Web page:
temporal memory

Christopher T. Lovelace CL1779A at american.edu
Mon Sep 25 11:59:45 EST 1995


In article <Pine.3.89.9509231144.C2700-0100000 at lex.lccc.edu>
rcb1 at LEX.LCCC.EDU (Ron Blue) writes:
 
>> On Fri, 22 Sep 1995, Christopher T. Lovelace wrote:
>> > Neal,
>> > info. packaged together.  Instead, we seem to store bits and pieces that
>> > are sort of semi-loosely connected.  When one "bit" emerges into
>> > consciousness, the connected bits are sucked up into consciousness with it.
>> > This can be demonstrated by looking at memory failure (i.e., "remembering"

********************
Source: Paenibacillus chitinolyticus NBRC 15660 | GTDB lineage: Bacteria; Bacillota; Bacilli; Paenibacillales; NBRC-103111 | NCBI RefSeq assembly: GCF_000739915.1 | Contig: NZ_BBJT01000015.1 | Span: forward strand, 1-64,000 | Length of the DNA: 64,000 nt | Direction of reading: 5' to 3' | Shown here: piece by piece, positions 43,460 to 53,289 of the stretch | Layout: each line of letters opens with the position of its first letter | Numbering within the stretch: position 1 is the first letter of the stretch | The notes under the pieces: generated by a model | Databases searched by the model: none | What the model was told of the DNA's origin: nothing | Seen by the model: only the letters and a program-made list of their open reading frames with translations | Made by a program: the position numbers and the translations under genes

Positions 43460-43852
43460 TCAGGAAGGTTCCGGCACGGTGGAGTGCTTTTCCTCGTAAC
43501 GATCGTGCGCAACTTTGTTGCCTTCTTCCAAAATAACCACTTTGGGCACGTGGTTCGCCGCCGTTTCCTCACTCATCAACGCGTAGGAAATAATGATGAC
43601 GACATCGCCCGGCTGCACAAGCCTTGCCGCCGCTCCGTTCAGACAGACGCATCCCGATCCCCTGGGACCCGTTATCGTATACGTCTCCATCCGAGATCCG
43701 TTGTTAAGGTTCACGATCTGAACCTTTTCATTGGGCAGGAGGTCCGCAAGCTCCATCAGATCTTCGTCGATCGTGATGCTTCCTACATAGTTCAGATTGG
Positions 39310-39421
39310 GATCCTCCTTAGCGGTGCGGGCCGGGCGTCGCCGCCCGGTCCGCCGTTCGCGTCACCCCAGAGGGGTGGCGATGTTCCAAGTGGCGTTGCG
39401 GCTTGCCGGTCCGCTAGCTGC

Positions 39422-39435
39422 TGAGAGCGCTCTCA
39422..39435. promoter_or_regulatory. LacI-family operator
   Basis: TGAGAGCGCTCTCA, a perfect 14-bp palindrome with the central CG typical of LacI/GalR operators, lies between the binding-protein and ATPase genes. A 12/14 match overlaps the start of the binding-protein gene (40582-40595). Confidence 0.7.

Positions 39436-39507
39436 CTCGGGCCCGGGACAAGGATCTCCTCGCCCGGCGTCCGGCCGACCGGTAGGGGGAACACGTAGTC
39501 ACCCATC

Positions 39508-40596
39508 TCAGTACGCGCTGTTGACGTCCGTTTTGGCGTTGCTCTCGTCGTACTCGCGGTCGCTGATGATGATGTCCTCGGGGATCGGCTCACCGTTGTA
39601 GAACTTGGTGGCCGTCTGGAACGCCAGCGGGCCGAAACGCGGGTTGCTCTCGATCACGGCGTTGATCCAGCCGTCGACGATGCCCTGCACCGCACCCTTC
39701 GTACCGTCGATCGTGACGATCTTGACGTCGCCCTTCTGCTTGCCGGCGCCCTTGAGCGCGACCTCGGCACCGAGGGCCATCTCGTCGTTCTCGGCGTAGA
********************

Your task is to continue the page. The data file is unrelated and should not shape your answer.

>> > that your best friend in high school had a green '69 Mustang, only to
>> > find out that it was, in fact, a red '69 Mustang).
>This explaination I find the most interesting.  Red/green is an opponnent-
>process.  The mind may switch colors from the perceived color to the
>opponnent color.   Any research on this?  Ron Blue
>
 
The colors I chose in this illustration were arbitrary.  Basically, what I
meant was that it is quite possible to have a vivid, detailed memory of
something, only to later find that some of the details have become distorted
over time (perhaps another friend had a green Mustang).  Although, it might
be interesting to look at color memory mistakes and see if they are more
common in opponent colors.
 
Chris Lovelace              cl1779a at american.edu



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